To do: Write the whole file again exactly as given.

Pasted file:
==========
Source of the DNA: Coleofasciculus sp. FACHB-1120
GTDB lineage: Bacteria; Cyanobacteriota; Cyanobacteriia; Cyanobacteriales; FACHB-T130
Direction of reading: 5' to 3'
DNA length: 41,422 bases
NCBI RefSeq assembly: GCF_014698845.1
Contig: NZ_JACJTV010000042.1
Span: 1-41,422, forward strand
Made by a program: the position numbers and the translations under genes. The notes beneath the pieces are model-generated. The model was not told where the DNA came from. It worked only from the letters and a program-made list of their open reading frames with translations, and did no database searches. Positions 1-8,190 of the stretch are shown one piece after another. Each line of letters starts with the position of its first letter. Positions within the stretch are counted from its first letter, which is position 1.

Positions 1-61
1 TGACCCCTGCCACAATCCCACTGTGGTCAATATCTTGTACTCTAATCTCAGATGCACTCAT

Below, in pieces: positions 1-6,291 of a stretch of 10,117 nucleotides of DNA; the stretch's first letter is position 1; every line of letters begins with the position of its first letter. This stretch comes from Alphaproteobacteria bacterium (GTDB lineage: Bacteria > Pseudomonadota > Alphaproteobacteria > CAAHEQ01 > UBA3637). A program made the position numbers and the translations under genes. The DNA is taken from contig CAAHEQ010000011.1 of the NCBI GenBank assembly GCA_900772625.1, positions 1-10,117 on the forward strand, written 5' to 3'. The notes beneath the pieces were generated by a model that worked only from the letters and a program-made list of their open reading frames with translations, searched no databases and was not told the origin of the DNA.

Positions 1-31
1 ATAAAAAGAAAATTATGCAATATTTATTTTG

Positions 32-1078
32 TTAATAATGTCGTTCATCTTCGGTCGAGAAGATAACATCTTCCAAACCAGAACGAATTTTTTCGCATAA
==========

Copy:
Source of the DNA: Coleofasciculus sp. FACHB-1120
GTDB lineage: Bacteria; Cyanobacteriota; Cyanobacteriia; Cyanobacteriales; FACHB-T130
Direction of reading: 5' to 3'
DNA length: 41,422 bases
NCBI RefSeq assembly: GCF_014698845.1
Contig: NZ_JACJTV010000042.1
Span: 1-41,422, forward strand
Made by a program: the position numbers and the translations under genes. The notes beneath the pieces are model-generated. The model was not told where the DNA came from. It worked only from the letters and a program-made list of their open reading frames with translations, and did no database searches. Positions 1-8,190 of the stretch are shown one piece after another. Each line of letters starts with the position of its first letter. Positions within the stretch are counted from its first letter, which is position 1.

Positions 1-61
1 TGACCCCTGCCACAATCCCACTGTGGTCAATATCTTGTACTCTAATCTCAGATGCACTCAT

Below, in pieces: positions 1-6,291 of a stretch of 10,117 nucleotides of DNA; the stretch's first letter is position 1; every line of letters begins with the position of its first letter. This stretch comes from Alphaproteobacteria bacterium (GTDB lineage: Bacteria > Pseudomonadota > Alphaproteobacteria > CAAHEQ01 > UBA3637). A program made the position numbers and the translations under genes. The DNA is taken from contig CAAHEQ010000011.1 of the NCBI GenBank assembly GCA_900772625.1, positions 1-10,117 on the forward strand, written 5' to 3'. The notes beneath the pieces were generated by a model that worked only from the letters and a program-made list of their open reading frames with translations, searched no databases and was not told the origin of the DNA.

Positions 1-31
1 ATAAAAAGAAAATTATGCAATATTTATTTTG

Positions 32-1078
32 TTAATAATGTCGTTCATCTTCGGTCGAGAAGATAACATCTTCCAAACCAGAACGAATTTTTTCGCATAA